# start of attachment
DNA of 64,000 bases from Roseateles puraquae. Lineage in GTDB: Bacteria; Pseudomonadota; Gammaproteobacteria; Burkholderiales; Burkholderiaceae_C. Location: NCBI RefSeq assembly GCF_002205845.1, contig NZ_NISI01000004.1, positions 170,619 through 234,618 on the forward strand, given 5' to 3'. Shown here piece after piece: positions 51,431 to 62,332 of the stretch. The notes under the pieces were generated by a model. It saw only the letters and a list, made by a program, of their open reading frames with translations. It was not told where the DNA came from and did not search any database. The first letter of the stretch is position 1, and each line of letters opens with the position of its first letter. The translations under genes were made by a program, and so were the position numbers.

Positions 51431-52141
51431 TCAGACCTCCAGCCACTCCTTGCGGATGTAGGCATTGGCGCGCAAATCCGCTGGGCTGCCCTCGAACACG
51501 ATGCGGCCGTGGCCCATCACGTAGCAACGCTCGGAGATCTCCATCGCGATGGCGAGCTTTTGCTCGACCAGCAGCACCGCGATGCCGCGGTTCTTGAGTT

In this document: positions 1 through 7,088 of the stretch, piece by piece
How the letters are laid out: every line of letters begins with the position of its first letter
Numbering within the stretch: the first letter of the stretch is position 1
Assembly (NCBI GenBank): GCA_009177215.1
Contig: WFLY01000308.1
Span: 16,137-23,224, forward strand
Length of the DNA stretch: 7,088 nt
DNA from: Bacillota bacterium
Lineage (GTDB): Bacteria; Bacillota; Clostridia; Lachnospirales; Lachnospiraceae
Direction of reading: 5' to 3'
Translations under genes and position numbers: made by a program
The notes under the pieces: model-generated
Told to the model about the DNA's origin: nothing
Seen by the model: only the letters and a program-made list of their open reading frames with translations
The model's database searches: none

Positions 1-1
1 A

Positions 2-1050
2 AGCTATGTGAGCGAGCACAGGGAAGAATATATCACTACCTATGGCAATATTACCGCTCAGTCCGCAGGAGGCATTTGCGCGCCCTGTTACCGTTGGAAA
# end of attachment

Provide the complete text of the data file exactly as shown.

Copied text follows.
DNA of 64,000 bases from Roseateles puraquae. Lineage in GTDB: Bacteria; Pseudomonadota; Gammaproteobacteria; Burkholderiales; Burkholderiaceae_C. Location: NCBI RefSeq assembly GCF_002205845.1, contig NZ_NISI01000004.1, positions 170,619 through 234,618 on the forward strand, given 5' to 3'. Shown here piece after piece: positions 51,431 to 62,332 of the stretch. The notes under the pieces were generated by a model. It saw only the letters and a list, made by a program, of their open reading frames with translations. It was not told where the DNA came from and did not search any database. The first letter of the stretch is position 1, and each line of letters opens with the position of its first letter. The translations under genes were made by a program, and so were the position numbers.

Positions 51431-52141
51431 TCAGACCTCCAGCCACTCCTTGCGGATGTAGGCATTGGCGCGCAAATCCGCTGGGCTGCCCTCGAACACG
51501 ATGCGGCCGTGGCCCATCACGTAGCAACGCTCGGAGATCTCCATCGCGATGGCGAGCTTTTGCTCGACCAGCAGCACCGCGATGCCGCGGTTCTTGAGTT

In this document: positions 1 through 7,088 of the stretch, piece by piece
How the letters are laid out: every line of letters begins with the position of its first letter
Numbering within the stretch: the first letter of the stretch is position 1
Assembly (NCBI GenBank): GCA_009177215.1
Contig: WFLY01000308.1
Span: 16,137-23,224, forward strand
Length of the DNA stretch: 7,088 nt
DNA from: Bacillota bacterium
Lineage (GTDB): Bacteria; Bacillota; Clostridia; Lachnospirales; Lachnospiraceae
Direction of reading: 5' to 3'
Translations under genes and position numbers: made by a program
The notes under the pieces: model-generated
Told to the model about the DNA's origin: nothing
Seen by the model: only the letters and a program-made list of their open reading frames with translations
The model's database searches: none

Positions 1-1
1 A

Positions 2-1050
2 AGCTATGTGAGCGAGCACAGGGAAGAATATATCACTACCTATGGCAATATTACCGCTCAGTCCGCAGGAGGCATTTGCGCGCCCTGTTACCGTTGGAAA